Nuclear Technology / Volume 149 / Number 2 / February 2005 / Pages 129-140
Technical Paper / Reactor Safety / dx.doi.org/10.13182/NT149-129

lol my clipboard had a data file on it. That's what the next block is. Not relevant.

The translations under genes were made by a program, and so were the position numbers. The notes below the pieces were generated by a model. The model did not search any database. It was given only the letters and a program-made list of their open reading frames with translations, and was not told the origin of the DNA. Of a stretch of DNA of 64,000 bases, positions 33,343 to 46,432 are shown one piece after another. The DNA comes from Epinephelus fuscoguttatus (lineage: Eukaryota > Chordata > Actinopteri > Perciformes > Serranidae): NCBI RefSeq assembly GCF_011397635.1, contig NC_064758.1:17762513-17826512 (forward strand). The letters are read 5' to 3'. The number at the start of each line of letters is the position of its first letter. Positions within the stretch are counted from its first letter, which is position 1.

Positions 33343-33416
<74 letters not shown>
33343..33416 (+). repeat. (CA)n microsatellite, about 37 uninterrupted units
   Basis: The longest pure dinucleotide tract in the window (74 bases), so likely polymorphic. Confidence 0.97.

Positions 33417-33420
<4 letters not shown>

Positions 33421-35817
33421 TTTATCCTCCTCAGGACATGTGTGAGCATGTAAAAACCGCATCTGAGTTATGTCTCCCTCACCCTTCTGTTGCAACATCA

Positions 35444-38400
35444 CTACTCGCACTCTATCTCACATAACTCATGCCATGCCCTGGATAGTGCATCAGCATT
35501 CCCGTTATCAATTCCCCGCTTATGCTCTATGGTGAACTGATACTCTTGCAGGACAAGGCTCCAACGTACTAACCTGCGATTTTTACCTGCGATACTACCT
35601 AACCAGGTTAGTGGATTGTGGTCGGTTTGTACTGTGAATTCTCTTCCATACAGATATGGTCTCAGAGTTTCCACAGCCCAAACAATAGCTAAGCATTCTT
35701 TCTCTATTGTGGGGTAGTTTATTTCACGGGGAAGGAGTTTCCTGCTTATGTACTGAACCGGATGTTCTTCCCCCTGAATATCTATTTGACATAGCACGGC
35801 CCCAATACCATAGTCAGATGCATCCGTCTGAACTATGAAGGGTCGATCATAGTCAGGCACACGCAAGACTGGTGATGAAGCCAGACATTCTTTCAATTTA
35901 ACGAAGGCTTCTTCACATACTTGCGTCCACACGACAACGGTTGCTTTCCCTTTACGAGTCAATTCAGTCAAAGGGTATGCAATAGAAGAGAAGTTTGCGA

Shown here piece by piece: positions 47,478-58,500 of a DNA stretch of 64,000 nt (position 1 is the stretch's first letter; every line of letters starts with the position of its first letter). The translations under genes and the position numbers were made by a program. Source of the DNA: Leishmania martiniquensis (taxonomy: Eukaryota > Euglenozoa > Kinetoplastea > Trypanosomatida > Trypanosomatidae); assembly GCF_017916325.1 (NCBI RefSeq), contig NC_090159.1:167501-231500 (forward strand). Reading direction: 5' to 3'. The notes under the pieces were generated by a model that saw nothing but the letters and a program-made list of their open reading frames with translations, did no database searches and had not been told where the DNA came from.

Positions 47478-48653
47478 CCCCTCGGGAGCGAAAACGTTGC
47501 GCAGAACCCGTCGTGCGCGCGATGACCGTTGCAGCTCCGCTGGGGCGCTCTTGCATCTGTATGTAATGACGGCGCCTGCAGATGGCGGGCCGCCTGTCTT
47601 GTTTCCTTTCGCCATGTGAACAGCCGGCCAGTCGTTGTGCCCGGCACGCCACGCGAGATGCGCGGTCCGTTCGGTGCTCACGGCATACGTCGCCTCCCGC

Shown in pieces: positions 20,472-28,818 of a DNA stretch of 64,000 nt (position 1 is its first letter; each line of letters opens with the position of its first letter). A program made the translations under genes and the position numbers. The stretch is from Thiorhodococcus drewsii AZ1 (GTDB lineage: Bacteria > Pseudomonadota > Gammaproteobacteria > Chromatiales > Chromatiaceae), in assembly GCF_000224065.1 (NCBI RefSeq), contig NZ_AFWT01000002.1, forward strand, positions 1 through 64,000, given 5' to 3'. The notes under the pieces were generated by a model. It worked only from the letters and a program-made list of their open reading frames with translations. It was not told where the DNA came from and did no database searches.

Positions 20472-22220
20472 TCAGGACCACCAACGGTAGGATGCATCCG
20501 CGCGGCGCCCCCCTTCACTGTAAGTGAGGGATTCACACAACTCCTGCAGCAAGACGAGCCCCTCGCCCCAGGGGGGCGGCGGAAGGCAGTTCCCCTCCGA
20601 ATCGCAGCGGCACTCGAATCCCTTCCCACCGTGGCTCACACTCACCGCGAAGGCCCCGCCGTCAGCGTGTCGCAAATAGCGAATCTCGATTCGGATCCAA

Passive safety systems are commonly considered to be more reliable than active systems. The lack of mechanical moving parts or other active components drastically reduces the probabilities of hardware failure. For passive systems, it is necessary to introduce the concept of functional failure, i.e., the possibility that the loads will exceed the capacity in a reliability physics framework. In this paper we analyze the passive cooling of a gas-cooled fast reactor, and we use an importance-sampling Monte Carlo technique to propagate the epistemic uncertainties and to calculate the probabilities of functional failures. The results show that functional failures are an important contributor to the overall failure probability of the system and, therefore, should be included in probabilistic risk assessments. A comparison with an alternative active design is considered also. The results show that the active system can have, for this particular application, better reliability than the passive one.